The referral flies in the face of increasingly urgent warnings to Egypt’s military rulers from President Obama, cabinet officials and senior Congressional leaders that the investigation could jeopardize US$1.55 billion in expected American aid this year.
Congress requires that before the aid can be released, the US State Department must certify that Egypt is making progress toward democracy, including respecting the independence of the civil society groups under investigation.
COMMENT: The most prominent targets of the Egyptian investigation are two American-financed groups with close ties to the Congressional leadership, the National Democratic Institute and the International Republican Institute, which are chartered to promote democracy abroad with nonpartisan training and election monitoring.
News reports today indicated that those referred for trial include Sam LaHood, director of the Republican Institute’s operations in Egypt and the son of Ray LaHood, the Secretary of Transportation.
The investigation has been accompanied by a drumbeat of anti-American rhetoric from the Egypt’s military-led government suggesting that Washington has been paying to stir unrest in the Egyptian streets.
It needs to be mentioned that after becoming president of Egypt in 1981, former President Hosni Mubarak proved to be one of the US' most loyal supporters of US interests in the Middle East. Yet, that by no means indicates that Mubarak was a saint, but what it does mean is that the Obama Administration did not lift a hand to use its influence to ensure that Mubarak and his family were treated equitably after the 2011 revolution that resulted in Mubarak's resignation.
Subsequently, it was on February 11, 2011, that Vice President Omar Suleiman announced that Mubarak had resigned as president and transferred authority to the Supreme Council of the Armed Forces.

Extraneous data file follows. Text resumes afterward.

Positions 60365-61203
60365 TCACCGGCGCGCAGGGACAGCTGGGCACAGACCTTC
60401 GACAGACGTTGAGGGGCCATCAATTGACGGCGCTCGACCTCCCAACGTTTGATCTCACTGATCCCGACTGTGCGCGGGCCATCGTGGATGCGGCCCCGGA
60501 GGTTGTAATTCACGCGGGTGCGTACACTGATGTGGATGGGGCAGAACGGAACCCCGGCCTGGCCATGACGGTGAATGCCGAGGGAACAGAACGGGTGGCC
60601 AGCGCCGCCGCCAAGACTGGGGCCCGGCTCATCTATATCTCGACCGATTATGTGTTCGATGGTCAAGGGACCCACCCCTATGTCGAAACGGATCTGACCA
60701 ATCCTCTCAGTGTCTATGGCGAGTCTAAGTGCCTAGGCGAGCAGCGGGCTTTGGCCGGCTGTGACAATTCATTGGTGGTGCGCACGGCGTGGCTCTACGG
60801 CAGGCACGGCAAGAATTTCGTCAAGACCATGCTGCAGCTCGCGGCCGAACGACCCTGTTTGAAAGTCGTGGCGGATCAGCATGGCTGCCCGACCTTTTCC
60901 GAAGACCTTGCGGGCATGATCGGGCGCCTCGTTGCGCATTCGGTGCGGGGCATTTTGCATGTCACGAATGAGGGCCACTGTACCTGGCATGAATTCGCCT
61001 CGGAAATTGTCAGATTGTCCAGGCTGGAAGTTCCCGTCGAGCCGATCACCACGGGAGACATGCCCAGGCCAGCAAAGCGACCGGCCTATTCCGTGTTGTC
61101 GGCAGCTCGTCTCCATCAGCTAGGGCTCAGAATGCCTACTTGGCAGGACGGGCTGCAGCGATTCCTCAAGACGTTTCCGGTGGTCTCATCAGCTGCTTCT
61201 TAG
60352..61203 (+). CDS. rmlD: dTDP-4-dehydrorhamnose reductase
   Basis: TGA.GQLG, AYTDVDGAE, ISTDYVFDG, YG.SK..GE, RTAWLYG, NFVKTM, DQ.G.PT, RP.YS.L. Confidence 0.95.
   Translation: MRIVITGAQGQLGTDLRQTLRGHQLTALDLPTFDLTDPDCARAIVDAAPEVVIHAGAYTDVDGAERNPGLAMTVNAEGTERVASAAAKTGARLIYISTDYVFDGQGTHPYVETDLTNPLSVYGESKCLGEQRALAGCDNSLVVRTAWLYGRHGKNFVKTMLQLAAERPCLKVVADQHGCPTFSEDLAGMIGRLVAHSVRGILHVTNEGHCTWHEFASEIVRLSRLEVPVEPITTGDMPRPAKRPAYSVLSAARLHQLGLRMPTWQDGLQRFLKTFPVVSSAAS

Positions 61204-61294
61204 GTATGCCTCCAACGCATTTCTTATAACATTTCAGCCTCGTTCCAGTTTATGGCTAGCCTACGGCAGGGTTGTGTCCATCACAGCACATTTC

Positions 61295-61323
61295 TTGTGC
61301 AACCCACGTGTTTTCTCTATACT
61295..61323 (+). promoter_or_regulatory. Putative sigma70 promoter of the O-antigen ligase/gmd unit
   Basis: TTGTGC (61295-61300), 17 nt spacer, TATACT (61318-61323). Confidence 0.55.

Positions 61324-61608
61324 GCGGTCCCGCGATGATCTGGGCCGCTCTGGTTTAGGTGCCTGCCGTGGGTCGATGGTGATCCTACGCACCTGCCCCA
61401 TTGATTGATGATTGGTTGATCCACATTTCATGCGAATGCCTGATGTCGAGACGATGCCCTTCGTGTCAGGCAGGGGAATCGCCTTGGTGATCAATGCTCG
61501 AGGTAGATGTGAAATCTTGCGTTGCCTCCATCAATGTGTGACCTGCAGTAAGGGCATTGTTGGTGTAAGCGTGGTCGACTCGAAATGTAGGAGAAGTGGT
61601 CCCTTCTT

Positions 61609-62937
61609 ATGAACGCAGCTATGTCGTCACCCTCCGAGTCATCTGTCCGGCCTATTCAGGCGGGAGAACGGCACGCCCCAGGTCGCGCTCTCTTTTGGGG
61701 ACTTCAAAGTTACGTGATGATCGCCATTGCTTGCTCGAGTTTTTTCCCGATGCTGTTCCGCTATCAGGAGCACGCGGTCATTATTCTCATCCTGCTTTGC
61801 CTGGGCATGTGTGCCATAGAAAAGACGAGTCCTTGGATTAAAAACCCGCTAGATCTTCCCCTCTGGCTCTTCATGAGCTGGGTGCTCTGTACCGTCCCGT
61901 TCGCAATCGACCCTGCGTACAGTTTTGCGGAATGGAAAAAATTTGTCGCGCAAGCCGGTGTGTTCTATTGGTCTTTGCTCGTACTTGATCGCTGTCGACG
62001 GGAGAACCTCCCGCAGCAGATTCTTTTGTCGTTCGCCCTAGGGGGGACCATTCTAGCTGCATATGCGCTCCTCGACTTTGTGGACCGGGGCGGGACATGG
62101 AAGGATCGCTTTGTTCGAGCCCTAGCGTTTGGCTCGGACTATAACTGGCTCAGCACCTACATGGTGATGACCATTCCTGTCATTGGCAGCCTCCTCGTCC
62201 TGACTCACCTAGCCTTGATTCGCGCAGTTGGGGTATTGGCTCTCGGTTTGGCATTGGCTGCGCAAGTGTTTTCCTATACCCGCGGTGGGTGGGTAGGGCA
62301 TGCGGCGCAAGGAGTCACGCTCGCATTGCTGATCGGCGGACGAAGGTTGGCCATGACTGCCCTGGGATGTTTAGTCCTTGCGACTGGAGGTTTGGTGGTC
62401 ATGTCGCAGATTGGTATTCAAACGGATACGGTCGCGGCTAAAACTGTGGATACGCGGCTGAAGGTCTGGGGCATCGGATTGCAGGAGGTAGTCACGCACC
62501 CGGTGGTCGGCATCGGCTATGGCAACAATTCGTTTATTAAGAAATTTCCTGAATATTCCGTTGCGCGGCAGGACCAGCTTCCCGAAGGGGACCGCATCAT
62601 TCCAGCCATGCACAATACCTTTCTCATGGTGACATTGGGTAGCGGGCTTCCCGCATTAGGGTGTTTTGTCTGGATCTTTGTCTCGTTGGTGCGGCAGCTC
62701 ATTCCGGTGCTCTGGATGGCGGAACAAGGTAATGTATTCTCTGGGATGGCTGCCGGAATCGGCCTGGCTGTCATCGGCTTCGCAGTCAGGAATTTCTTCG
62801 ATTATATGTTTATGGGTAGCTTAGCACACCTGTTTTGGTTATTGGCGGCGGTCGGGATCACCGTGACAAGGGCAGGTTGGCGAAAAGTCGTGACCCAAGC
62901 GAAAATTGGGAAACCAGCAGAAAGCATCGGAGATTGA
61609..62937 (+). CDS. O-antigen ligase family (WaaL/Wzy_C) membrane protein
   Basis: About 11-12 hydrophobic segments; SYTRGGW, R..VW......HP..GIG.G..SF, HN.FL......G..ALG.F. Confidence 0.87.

On April 13, 2011, Mubarak's successors ordered he and his sons to be detained for 15 days of questioning about allegations of corruption and abuse of power, which in turn led to them being charged with murder of peaceful protesters during the revolution. Since then, they have begun investigating Mubarak's role in the assassination of his predecessor, Anwar Sadat, 30+ years after the fact.
As I have noted previously in other postings, the New Egypt may not necessarily be the interest of countless countries. With the Muslim Brotherhood positioned to command a majority in Parliament in the months ahead, and with there being a high probability that conservative Islam and a shift to sharia law will become reality in the near future, the political and economic situation in Egypt could indeed deteriorate much, much more.
Already, tourism has declined by roughly 30%, and it could get worse, particularly in light of the planned prosecutions cited at the outset of this filing.
If the Egyptians stand by their intention to prosecute 19 Americans and some two dozen other, pressure should be levied on the Obama Administration by the US Congress to suspend all foreign assistance appropriated for Egypt.